The conditioner is thicker, and that’s probably why the container stands on its head, utilizing gravity and requiring a two-hand approach to the flip-top dispenser. The product, which is the same color as the shampoo, comes out as less rigid version of the Silly String we all love to use – ahem, used to love to use – in Halloween misadventures. The aromatics are similar to those of the shampoo, but more neutral. Make sure to leave it in a few minutes.
Most notable about the combined effect of the shampoo and conditioner is that you exit the shower with a bit of a feeling that the product is not entirely rinsed out. Not in a bad way – think reinforced strands, not Monica Lewinsky’s dress (if you’re old enough to know who she even is). We’re guessing this phenomenon is the result of the strengthening and thickening aspects of Invati’s components.
The Scalp Revitalizer is the only one of the three amigos that requires extra space in your medicine cabinet. And it means taking an extra grooming step, spraying a recommended 8 shots (we find that 5 are fine) to each side of the head twice daily (we say once with a nod to economizing), and then working the product in. But the extra space needed is modest, and the extra step takes only about 15 seconds, and fits nicely between shower and hair styling. As regards to styling, the Scalp Revitalizer works equally well setting the stage for mousse applied to damp hair, or for grooming clay applied to dry hair. One small pet peeve about the container is that toward the end of the bottle, the pump can get jammed, causing misfires. Solution: unscrew the cap and rinse out the pump mechanism now and then.
The very best thing about Invati is that it seems to work. And we’re not talking about Aveda’s claim that proper usage reduces hair loss by 33%. We’re talking about our own observations and those of others. So, our evidence is entirely anecdotal, but compelling nonetheless. The best endorsement came during a family/friends gathering, where several attendees out of touch since pre-Invati days lavished the locks with compliments.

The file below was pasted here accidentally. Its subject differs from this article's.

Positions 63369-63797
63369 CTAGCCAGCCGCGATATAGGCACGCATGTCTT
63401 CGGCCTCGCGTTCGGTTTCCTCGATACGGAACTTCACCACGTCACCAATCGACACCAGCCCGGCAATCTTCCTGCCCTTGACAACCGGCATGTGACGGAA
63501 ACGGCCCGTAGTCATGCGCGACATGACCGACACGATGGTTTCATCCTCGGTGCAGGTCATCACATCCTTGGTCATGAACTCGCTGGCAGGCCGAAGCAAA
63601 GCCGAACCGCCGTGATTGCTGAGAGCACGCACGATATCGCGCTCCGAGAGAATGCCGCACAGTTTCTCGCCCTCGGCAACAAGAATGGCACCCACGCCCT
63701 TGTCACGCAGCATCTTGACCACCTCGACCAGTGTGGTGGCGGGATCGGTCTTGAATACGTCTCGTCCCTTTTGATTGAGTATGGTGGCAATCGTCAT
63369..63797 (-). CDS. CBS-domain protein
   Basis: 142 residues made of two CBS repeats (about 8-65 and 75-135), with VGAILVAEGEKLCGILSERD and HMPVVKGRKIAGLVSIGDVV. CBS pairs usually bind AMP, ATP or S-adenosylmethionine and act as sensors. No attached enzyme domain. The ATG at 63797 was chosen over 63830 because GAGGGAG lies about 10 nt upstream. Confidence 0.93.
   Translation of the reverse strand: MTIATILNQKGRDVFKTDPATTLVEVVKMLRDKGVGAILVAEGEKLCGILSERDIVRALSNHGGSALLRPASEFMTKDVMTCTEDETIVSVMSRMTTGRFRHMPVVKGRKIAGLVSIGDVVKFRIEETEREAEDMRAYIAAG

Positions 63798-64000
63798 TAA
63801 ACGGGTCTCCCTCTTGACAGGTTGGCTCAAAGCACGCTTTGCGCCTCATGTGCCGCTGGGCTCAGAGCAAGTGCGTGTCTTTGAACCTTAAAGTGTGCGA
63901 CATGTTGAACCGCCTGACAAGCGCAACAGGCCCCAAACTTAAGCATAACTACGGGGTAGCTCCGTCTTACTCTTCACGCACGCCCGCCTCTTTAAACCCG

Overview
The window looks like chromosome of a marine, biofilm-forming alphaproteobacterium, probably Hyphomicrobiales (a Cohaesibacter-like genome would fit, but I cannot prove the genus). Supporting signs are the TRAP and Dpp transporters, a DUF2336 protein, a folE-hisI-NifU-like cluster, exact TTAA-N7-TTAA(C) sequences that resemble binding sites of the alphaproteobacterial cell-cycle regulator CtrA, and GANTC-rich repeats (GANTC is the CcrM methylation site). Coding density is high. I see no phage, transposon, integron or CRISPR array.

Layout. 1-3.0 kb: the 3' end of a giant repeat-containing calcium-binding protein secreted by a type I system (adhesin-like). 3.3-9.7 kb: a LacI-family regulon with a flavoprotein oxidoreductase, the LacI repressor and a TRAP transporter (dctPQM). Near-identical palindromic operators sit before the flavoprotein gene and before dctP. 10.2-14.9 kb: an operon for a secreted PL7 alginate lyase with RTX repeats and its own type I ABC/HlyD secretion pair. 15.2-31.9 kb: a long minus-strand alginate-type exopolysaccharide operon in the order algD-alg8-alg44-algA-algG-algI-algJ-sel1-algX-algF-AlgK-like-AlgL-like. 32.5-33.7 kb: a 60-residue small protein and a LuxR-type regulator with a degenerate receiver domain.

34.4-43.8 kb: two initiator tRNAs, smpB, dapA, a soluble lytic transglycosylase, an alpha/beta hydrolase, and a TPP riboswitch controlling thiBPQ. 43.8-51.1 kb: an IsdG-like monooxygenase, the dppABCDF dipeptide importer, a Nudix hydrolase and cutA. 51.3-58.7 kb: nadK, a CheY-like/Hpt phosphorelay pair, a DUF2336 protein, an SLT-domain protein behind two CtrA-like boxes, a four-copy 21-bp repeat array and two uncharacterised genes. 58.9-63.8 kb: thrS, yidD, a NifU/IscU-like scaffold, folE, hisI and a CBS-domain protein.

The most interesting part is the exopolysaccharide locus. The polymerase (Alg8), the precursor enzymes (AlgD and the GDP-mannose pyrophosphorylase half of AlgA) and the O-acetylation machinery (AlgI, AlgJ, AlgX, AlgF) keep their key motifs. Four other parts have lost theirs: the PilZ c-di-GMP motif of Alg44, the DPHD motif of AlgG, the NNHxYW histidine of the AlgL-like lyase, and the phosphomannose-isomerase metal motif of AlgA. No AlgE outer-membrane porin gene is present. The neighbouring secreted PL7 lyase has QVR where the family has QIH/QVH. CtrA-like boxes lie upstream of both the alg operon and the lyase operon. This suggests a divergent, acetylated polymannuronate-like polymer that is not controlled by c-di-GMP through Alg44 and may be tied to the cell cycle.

Saving the worst for last, let’s talk about how much man-cash using Invati will set you back. The Exfoliating Shampoo and Thickening Conditioner each cost $27 for 6.7 oz; the Scalp Revitalizer runs $60 for 5 oz. And there seems to be no such thing as a sale in Aveda-land. So, prepare to gravitate more than you might want toward the pricing zone of products bought during spring break in Amsterdam or Denver, if you want to experience an Invati high.
The irony is not lost on us that trying to fight the hairline recession may set you back in your battle against the lingering effects of the economic recession. This choice between thicker hair and a thicker wallet is the main downside of the Invati line – and arguably of any Aveda purchase. But, as women have known for far longer than we men-come-lately, sometimes it hurts to be beautiful. And you can at least take a free test drive with samples of all three products. (See http://invati.aveda.com/ for details on that promotion.)
To sum up, the two pro’s of the Invati product line are that they seem to work well, and that they fit into your grooming routine while adding little or nothing in the way of extra time or steps. The con is the cost.